Tests of Significance Violate the Rule of Implication

Abstract
The rule of implication, (+) If hypothesis H implies hypothesis I, then evidence sufficient to warrant the rejection of I, in turn warrants the rejection of H, is a very plausible principle of inductive inference. It is shown that significance tests violate this principle. Two ways to account for this violation are considered; neither account is fully satisfactory. First, a distinction might be made between the absolute degree of confirmation and the change in the degree of confirmation due to a specific result. Measures of the change in the degree of confirmation need not obey the rule of implication. Unfortunately, it is difficult to interpret significance tests as a measure of the change in degree of confirmation of an hypothesis. Second, it might be observed that hypotheses are sought that are informative as well as faithful to observations. Amalgamating a measure of informativeness with a measure of faithfulness can result in violations of the rule of implication. Unfortunately, it is unclear why significance tests amalgamating measures of informativeness and faithfulness are desirable.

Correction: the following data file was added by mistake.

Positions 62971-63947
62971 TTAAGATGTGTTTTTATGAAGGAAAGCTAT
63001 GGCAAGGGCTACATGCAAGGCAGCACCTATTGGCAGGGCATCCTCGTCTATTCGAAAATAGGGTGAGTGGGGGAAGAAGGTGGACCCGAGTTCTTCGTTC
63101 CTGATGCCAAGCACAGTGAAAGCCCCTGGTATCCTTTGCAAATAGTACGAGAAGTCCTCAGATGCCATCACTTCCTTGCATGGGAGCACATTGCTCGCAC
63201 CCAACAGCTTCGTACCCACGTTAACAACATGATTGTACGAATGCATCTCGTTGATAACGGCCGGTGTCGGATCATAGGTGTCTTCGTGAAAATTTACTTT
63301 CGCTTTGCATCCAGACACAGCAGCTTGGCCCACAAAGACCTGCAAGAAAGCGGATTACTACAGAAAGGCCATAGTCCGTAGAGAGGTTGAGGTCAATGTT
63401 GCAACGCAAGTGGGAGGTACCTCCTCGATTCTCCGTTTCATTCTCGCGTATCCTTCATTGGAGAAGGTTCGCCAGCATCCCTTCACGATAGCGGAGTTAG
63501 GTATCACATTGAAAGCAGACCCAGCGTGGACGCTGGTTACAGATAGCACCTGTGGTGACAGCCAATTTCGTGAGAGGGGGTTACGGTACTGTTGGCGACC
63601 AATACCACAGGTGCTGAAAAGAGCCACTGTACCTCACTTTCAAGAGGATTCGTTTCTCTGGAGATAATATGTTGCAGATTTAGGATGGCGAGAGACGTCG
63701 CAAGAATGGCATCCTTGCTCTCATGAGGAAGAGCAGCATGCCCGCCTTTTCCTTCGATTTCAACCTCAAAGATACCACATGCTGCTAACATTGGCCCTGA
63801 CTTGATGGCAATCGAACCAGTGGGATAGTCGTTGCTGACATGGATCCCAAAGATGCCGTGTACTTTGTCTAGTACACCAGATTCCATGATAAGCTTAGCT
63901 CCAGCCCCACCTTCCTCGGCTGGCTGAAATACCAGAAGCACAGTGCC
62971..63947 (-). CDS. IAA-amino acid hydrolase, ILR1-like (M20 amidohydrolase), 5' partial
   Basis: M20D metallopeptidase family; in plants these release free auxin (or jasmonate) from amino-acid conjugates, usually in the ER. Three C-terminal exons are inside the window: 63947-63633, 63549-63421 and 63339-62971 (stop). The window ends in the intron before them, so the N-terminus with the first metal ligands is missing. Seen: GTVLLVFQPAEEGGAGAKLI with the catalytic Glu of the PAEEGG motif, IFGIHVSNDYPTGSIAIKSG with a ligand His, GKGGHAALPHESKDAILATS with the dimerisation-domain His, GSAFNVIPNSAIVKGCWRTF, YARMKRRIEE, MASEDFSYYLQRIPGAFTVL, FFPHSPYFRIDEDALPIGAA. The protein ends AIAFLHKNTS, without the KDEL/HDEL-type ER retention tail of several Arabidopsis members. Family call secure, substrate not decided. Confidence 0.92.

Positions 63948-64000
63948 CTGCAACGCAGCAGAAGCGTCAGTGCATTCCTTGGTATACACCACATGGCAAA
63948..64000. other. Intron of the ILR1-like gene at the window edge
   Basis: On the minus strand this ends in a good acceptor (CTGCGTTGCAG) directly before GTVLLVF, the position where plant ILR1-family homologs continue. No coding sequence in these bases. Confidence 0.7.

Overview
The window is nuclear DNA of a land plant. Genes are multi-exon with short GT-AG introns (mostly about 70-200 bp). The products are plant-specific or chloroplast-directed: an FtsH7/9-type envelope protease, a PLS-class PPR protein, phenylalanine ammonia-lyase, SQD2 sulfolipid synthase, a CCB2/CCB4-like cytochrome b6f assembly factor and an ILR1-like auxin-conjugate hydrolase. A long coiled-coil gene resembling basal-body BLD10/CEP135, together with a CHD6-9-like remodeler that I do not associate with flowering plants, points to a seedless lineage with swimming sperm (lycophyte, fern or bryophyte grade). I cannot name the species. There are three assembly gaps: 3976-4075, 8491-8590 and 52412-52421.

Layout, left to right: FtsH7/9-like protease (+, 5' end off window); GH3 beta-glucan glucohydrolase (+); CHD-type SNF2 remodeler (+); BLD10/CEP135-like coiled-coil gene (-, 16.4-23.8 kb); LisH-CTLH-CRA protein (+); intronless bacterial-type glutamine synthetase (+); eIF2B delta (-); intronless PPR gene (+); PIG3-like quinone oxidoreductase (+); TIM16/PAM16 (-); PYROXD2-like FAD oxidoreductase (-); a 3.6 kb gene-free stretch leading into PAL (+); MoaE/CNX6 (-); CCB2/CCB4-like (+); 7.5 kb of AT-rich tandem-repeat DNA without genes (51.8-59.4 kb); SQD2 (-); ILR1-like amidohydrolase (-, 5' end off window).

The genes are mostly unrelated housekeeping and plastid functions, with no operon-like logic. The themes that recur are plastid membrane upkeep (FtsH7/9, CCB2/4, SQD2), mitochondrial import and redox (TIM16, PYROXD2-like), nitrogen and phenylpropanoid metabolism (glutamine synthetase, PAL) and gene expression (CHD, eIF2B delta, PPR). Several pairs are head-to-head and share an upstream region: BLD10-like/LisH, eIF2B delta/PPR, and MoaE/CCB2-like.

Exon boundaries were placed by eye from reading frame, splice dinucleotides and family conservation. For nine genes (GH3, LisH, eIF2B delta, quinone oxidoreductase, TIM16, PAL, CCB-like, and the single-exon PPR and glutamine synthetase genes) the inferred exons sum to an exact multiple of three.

Keywords No keywords specified (fix it)
Categories No categories specified
(categorize this paper)
Options
 Save to my reading list
Follow the author(s)
My bibliography
Export citation
Find it on Scholar
Edit this record
Mark as duplicate
Revision history Request removal from index
 
Download options
PhilPapers Archive


Upload a copy of this paper     Check publisher's policy on self-archival     Papers currently archived: 11,371
External links
Setup an account with your affiliations in order to access resources via your University's proxy server
Configure custom proxy (use this if your affiliation does not provide a proxy)
Through your library
References found in this work BETA

No references found.

Citations of this work BETA

No citations found.

Similar books and articles
Christian List (2004). On the Significance of the Absolute Margin. British Journal for the Philosophy of Science 55 (3):521-544.
Deborah G. Mayo (1991). Novel Evidence and Severe Tests. Philosophy of Science 58 (4):523-552.
Analytics

Monthly downloads

Added to index

2011-05-29

Total downloads

6 ( #206,947 of 1,102,874 )

Recent downloads (6 months)

4 ( #84,702 of 1,102,874 )

How can I increase my downloads?

My notes
Sign in to use this feature


Discussion
Start a new thread
Order:
There  are no threads in this forum
Nothing in this forum yet.